Liriano didn't fare well for the White Sox.  He struck out some dudes but walked a ton of dudes as well.  He made just 11 starts for the White Sox and posted a 5.40 ERA.  He left for Pittsburgh in the off-season, where he somehow re-blossomed at age 29.  The man is baffling. 

Hernandez and Escobar are end of the roster players who have each split time between Minnesota and Rochester.  Escobar is a slick-fielding infielder with a weak bat.  Hernandez is a lefty with good control who can't strike anyone out.  Each could be moderately useful while their young and cheap.  Neither rock.

How did I feel at the time?

Crushed.  I had recently discovered the world of prospects.  I found the Up and In podcast and enjoyed it.  Kevin Goldstein and Jason Parks introduced me to the world of baby baseball players and I just loved the concept.  I loved the promise, the tools, the hype and the hope.  So, I convinced myself that the Twins would be dealing Liriano for some great prospect or at least some secret sexy prospect.  Instead, they traded for a utility guy and a possible 5th starter.  I was crushed. 

Why make the trade?

Liriano had been rumored to be traded everywhere, including cities that did not have teams.  This story explains why the White Sox wanted to make this trade.  I guess.

The surprising Chicago White Sox have made a move to stay on top of the AL Central, acquiring left-hander Francisco Liriano from their division rival Minnesota Twins on Saturday night.

What?  I know all of those words, but that sentence makes no sense.  Trading for Liriano to stay on top?  Ok, whatever you say, guy.  I bet the White Sox manager was so fired up that he wanted to go punch Nolan Ryan

"I think (White Sox GM) Kenny (Williams) is just trying to do everything he possibly can to make us better pitching-wise," said Ventura.

I think that is probably a good assessment, perhaps.  Clearly, the White Sox manager was not head over heels for Liriano.  You can't blame him.  Liriano had an ERA over five and had just recently been shelled.  By the White Sox:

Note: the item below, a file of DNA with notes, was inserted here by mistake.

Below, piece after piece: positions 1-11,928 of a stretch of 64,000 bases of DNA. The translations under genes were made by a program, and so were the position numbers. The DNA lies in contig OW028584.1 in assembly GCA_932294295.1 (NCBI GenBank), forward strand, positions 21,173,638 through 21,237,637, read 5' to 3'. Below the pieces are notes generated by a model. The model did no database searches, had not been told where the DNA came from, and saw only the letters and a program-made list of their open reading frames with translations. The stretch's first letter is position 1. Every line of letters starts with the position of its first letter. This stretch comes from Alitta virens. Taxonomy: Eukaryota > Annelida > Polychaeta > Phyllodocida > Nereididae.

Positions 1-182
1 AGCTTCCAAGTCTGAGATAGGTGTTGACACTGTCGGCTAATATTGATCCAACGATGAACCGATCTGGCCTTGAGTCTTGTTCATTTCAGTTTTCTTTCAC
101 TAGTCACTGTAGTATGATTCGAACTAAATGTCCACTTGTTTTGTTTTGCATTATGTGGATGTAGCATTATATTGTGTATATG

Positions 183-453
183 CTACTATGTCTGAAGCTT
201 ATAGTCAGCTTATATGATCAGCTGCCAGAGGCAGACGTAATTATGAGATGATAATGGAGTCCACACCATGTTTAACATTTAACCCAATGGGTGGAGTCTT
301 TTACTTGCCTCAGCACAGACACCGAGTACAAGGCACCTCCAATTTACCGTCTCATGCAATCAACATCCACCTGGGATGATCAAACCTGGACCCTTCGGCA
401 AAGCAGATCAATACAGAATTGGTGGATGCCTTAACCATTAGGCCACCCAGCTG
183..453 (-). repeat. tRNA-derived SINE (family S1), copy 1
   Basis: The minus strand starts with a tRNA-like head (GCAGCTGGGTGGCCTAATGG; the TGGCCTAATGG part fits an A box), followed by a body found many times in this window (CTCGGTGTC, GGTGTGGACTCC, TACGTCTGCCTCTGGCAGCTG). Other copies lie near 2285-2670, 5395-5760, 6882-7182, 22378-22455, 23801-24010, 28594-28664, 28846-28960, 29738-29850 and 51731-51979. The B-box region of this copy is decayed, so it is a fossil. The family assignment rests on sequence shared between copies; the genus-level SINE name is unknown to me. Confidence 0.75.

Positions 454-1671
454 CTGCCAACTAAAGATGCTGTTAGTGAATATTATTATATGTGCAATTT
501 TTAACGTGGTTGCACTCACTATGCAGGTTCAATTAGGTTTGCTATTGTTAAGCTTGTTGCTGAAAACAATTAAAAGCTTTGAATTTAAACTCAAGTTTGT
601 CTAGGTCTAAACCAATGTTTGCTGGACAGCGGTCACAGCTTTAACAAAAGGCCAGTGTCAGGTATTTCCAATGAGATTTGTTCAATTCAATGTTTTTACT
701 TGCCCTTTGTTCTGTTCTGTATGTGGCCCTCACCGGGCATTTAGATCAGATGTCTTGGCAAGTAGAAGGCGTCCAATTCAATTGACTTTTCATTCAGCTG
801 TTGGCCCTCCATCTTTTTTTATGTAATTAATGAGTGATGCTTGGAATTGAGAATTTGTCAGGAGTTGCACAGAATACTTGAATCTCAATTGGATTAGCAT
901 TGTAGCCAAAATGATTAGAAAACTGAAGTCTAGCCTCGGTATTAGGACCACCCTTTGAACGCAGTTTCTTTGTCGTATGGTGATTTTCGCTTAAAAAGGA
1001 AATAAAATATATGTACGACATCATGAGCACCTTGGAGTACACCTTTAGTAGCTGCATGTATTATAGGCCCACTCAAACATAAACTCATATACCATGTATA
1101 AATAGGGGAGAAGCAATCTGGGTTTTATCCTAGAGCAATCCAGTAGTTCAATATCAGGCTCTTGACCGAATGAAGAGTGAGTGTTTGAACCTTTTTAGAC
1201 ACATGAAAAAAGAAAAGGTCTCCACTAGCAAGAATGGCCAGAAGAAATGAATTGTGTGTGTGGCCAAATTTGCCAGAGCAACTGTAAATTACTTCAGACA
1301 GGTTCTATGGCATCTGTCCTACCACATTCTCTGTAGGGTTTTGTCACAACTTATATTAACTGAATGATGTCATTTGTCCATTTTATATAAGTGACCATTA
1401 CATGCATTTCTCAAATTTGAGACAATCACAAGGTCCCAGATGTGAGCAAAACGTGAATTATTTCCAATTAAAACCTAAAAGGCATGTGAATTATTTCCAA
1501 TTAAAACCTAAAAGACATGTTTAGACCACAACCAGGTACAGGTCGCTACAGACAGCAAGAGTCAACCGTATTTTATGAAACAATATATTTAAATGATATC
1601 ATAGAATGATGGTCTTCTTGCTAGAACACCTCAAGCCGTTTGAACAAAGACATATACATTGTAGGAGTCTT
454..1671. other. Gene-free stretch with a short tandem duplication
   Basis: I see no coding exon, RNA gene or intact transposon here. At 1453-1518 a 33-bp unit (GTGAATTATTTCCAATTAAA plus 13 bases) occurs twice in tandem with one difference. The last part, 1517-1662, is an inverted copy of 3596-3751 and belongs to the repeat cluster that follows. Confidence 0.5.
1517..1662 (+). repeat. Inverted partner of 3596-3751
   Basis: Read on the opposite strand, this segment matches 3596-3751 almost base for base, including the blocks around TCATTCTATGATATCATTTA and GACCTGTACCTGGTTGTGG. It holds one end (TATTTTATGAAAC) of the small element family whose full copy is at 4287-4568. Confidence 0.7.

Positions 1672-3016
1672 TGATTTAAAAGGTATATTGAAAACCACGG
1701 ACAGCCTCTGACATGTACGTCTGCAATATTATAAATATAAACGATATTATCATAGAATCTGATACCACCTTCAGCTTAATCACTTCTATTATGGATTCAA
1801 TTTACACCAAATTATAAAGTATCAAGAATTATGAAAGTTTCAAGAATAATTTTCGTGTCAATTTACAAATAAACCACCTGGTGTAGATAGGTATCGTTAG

In his most recent start, the White Sox tagged Liriano for seven runs in 2 2/3 innings on Monday.

See?  There were many that wanted the Twins to make a Liriano trade before that start could occur; basically petrified of what could and did happen.  Before that start, the Twins might have gotten some good prospects.  Just not from the White Sox because their farm system sucks.  And they wouldn't have gotten good prospects.  

What did Liriano's new teammates think?

"He just has to come here and be solid," said Chicago first baseman Paul Konerko. "He doesn't have to throw shutouts. He just has to give us a chance to win. That's all we're looking for."

Check.  Walking over five per nine is solid, right?  As least he managed to average just over five innings per start.  Adam Dunn doesn't know what it's like to be terrible, so what does he think?

"Hopefully the change of scenery will help," White Sox designated hitter Adam Dunn said. "If he'll buy in to what we're doing over here, he can get back to what we know he's capable of doing."

I'm sorry, but that's nonsense.  You can interpret it how you like, but that is just a bunch of nonsense. 
Of course, this trade wasn't just about Francisco Liriano.  It was also about hurting Eduardo Escobar's feelings:

"It's a tough one team-wise," Ventura said. "(Escobar) is kind of like a little brother or a son to most guys. He's taking it hard. It's just part of baseball. It happens to a lot of people. It will make us better though."

It's going to be so funny when the Twins finally make Escobar feel at home in Minnesota and then trade him to Miami. 


Liriano was an impending free agent and he had basically worn out his welcome with the organization and the fans.  He went from rookie phenom to injured star to a martyr of sorts within seven years.  Near the end, he was being portrayed by commentators as some sort of wild stallion who needed to be tamed by the immortal Drew Butera.  Liriano was very inconsistent, but his talent was tantalizing.  In reality, Liriano's 2012 season was a microcosm of his career.  There were wild ups and downs, but ultimately he did not meet the hype and did not fulfill his promise.  Sad.

On the positive side, the Twins did turn an impending wild stallion of a free agent into two future MLB players.  Escobar may just be a utility player at his peak and Hernandez may just be a lefty specialist at his peak, but those are roster-worthy players who can provide value for multiple seasons.  When you think of it that way, it was not a bad trade.  Basically, the Twins turned two months of Liriano into two guys who can play.  Of course, the Twins are probably super pissed that Liriano has reinvented himself in Pittsburgh.  Oh well.

Who won the WAR?

Hernandez with the Twins:  -0.2 WAR
Escobar with the Twins:  0.2 WAR
Liriano with the White Sox:  0.3 WAR 

WAR won by the White Sox!  Thus far...

One Sentence Summary

Francisco Liriano is pitching really well for the Pirates, in case you had forgotten.  

Wednesday, August 28, 2013

20 Minnesota Twins Trades: JJ Hardy for some relievers

After the 2009 season, the Twins decided to make a smart move and deal from outfield depth to address a position that had been a weakness on the team for the better part of 20 years.  Just one year later, the Twins decided, "meh, shortstops are for dorks" and traded that same player away for a couple of relievers.  Buckle up folks, it's very hard to be even remotely positive about this trade.

The Trade:  BREAKDOWN!

The Minnesota Twins traded J.J. Hardy and Brendan Harris and cash to the Baltimore Orioles for Jim Hoey and Brett Jacobson

Harris and Jacobson never played for their new teams, so we can just move past them.